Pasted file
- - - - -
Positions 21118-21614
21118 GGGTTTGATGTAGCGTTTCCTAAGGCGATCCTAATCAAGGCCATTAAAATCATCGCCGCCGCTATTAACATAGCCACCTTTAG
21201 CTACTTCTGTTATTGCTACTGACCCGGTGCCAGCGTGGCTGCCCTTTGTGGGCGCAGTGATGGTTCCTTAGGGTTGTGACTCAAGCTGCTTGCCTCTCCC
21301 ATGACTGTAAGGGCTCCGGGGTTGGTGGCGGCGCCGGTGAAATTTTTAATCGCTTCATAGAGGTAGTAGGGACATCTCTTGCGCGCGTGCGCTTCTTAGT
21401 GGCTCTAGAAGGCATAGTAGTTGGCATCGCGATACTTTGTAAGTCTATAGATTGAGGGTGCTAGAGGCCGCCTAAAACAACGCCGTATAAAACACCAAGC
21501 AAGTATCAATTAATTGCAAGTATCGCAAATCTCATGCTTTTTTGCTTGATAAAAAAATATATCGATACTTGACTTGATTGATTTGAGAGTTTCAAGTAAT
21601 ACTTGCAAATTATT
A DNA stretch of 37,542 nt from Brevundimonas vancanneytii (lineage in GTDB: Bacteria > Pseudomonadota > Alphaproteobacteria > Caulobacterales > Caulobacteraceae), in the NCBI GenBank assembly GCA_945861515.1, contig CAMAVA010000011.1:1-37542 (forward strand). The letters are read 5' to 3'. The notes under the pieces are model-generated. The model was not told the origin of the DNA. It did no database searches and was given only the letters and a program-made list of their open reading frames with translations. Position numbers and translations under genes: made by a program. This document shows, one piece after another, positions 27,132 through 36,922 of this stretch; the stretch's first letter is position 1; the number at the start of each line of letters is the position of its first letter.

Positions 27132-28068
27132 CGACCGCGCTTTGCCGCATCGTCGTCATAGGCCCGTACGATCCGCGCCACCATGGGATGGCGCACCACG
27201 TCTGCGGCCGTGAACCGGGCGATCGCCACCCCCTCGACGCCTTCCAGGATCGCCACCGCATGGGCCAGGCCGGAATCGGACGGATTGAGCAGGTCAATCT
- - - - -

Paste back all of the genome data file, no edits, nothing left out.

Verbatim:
Positions 21118-21614
21118 GGGTTTGATGTAGCGTTTCCTAAGGCGATCCTAATCAAGGCCATTAAAATCATCGCCGCCGCTATTAACATAGCCACCTTTAG
21201 CTACTTCTGTTATTGCTACTGACCCGGTGCCAGCGTGGCTGCCCTTTGTGGGCGCAGTGATGGTTCCTTAGGGTTGTGACTCAAGCTGCTTGCCTCTCCC
21301 ATGACTGTAAGGGCTCCGGGGTTGGTGGCGGCGCCGGTGAAATTTTTAATCGCTTCATAGAGGTAGTAGGGACATCTCTTGCGCGCGTGCGCTTCTTAGT
21401 GGCTCTAGAAGGCATAGTAGTTGGCATCGCGATACTTTGTAAGTCTATAGATTGAGGGTGCTAGAGGCCGCCTAAAACAACGCCGTATAAAACACCAAGC
21501 AAGTATCAATTAATTGCAAGTATCGCAAATCTCATGCTTTTTTGCTTGATAAAAAAATATATCGATACTTGACTTGATTGATTTGAGAGTTTCAAGTAAT
21601 ACTTGCAAATTATT
A DNA stretch of 37,542 nt from Brevundimonas vancanneytii (lineage in GTDB: Bacteria > Pseudomonadota > Alphaproteobacteria > Caulobacterales > Caulobacteraceae), in the NCBI GenBank assembly GCA_945861515.1, contig CAMAVA010000011.1:1-37542 (forward strand). The letters are read 5' to 3'. The notes under the pieces are model-generated. The model was not told the origin of the DNA. It did no database searches and was given only the letters and a program-made list of their open reading frames with translations. Position numbers and translations under genes: made by a program. This document shows, one piece after another, positions 27,132 through 36,922 of this stretch; the stretch's first letter is position 1; the number at the start of each line of letters is the position of its first letter.

Positions 27132-28068
27132 CGACCGCGCTTTGCCGCATCGTCGTCATAGGCCCGTACGATCCGCGCCACCATGGGATGGCGCACCACG
27201 TCTGCGGCCGTGAACCGGGCGATCGCCACCCCCTCGACGCCTTCCAGGATCGCCACCGCATGGGCCAGGCCGGAATCGGACGGATTGAGCAGGTCAATCT